“In the midst of every crisis, lies great opportunity”. It has become almost trite to utter such a phrase in difficult times, but for myself and my vocation, it has proven so. Until mid-March of 2020, I travelled across Tyneside delivering Tai Chi and Qigong classes to the general public, charities, care homes, schools and community groups. Virtually overnight, like so many of us, I lost my livelihood. Not content with this, I managed to accidently sever the BT broadband cable running to my home office, cutting off my computer from the only connection I now had to everyone. A few days later, in a state of high anxiety and emotional imbalance, I slipped and fell down the last few of my stairs and strained my lats, leaving me sitting in the same position in bed for two weeks. I was truly down and out.
Being fully immobilised with no income does, of course, sharpen the mind. And if you can hold a laptop in the right position for long enough, it gives you the opportunity to google, ‘How do I move my Tai Chi classes online?’
Public service has always been a huge deal for me in terms of my mental health and self worth. I need to contribute and especially so, when people are suffering. As I sat in bed, trying to find a pain free position, I was aware that the hundred or so students that regularly attended my classes would benefit from the support that Tai Chi, relaxation and mindfulness can so effectively provide.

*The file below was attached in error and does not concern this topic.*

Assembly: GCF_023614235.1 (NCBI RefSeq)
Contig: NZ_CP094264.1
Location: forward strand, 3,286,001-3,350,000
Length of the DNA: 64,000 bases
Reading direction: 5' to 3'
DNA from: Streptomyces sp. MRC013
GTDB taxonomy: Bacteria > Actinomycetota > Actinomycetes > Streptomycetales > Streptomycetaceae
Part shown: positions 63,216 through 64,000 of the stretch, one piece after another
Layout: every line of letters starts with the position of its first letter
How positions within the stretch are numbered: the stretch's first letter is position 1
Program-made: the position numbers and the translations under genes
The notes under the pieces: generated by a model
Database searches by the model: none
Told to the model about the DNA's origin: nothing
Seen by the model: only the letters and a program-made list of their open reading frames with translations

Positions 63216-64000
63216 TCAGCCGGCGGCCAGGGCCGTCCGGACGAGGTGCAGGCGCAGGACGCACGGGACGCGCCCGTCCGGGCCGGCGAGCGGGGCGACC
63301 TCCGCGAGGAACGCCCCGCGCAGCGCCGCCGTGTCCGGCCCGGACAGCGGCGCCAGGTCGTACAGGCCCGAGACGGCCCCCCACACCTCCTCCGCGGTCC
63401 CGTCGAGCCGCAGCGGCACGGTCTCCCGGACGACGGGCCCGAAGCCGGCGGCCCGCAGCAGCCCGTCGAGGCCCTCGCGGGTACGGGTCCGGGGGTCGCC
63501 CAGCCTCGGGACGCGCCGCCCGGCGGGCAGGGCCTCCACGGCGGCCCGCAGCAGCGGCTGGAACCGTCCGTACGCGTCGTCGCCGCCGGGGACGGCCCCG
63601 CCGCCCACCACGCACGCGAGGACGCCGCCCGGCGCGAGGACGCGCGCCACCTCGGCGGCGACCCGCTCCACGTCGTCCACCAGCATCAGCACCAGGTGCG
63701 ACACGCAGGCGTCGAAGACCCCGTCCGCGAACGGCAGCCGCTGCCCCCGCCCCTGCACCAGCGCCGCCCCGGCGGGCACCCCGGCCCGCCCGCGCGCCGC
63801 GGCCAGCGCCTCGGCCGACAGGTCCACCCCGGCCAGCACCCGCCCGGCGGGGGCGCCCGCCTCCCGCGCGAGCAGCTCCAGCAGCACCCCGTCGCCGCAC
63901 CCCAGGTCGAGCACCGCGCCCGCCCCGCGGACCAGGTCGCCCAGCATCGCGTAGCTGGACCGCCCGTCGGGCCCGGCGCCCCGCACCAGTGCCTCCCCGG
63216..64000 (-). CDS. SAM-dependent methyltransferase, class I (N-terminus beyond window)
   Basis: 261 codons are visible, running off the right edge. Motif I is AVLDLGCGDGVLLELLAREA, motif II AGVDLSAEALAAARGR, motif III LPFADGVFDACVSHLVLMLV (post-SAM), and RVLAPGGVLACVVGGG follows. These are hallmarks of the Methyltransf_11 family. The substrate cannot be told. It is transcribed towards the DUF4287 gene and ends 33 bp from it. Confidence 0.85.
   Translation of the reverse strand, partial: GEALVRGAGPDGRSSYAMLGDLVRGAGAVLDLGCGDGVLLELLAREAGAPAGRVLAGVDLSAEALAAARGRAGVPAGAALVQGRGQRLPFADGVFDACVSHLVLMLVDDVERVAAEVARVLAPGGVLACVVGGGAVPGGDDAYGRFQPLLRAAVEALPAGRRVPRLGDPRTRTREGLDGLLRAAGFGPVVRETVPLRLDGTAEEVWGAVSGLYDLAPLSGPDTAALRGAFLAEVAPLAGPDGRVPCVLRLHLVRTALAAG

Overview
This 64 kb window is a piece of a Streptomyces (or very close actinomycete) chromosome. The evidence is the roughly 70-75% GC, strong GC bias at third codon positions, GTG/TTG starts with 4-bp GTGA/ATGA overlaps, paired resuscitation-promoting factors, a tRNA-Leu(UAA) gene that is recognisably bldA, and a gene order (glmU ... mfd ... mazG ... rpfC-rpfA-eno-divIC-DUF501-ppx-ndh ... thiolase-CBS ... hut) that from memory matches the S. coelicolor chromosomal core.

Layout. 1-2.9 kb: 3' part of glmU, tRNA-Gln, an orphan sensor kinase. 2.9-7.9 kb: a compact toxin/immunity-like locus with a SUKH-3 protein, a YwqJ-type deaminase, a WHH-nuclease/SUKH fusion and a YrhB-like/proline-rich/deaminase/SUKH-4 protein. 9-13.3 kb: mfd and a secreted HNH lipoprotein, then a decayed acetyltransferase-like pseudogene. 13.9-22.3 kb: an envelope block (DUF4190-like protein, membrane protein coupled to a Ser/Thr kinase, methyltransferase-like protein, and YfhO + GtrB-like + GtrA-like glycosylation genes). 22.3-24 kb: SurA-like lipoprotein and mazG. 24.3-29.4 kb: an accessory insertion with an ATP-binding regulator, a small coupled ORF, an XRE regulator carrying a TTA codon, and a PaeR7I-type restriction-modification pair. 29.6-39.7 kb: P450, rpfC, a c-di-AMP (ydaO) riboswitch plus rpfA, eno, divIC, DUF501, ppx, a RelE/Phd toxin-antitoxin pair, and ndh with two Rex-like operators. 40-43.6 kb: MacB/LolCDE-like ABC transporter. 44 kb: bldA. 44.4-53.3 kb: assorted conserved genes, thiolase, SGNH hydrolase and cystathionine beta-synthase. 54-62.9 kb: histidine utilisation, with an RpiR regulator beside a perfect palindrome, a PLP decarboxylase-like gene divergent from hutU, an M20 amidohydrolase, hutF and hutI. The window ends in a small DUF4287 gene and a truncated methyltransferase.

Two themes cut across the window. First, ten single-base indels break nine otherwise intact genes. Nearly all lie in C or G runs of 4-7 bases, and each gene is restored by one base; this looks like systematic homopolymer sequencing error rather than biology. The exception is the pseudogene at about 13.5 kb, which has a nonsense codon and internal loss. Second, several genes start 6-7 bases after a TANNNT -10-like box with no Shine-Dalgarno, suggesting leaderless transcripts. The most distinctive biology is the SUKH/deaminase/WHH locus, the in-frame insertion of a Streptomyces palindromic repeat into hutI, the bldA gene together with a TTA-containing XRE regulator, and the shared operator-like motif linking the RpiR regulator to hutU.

When we first went into Lockdown, the prevailing emotion experienced by many of us was fear. Fear of the virus itself, fear of losing loved ones, fear of being alone and isolated, fear for our economic survival. Anxiety levels rocketed. In the UK, we had the added concern that the government didn’t appear to be in control. They were late in acting and contradictory in their advice. Like walking over shifting sands, it was difficult to feel grounded in reality, as we didn’t really know what the real situation was and still don’t to a large extent. There was much work that needed to be done
On 1 May, having ingested sufficient ibuprofen to enable me to move freely, I ran my first facebook live Qigong class. Forty-five people had signed up to an online monthly subscription, so I had a programme to deliver. For the next week, I barely left the computer, apart from to sleep. Not only did I have my own steep learning curve to climb, technologically speaking, I had to guide elderly and technophobic students onto facebook, zoom and youtube. It was a full-time job and I witnessed much bravery in adapting to this new way of working.
We are now in full swing and the feedback is amazing. We have supported each other as a community, come together to exercise our bodies, opened our hearts and lifted our spirits. We have learned how to ground and centre ourselves and how to reduce fear and anxiety. In terms of the deeper aspects of Qigong, we have learned to connect to the underlying energy in the natural world- the chi – as the Chinese call it and be nourished by that. To be house bound and yet able to feel in harmony with the earth, the sky, the sun, moon and stars and all life is particularly uplifting. We learned how to hug our own bodies because many of us couldn’t hug anyone else.
As a teacher, I have learned to be more present and to tune in to the suffering of our times so as to find ways to transcend it. I now have the tools and the potential to reach and help more people whilst protecting my own energy levels.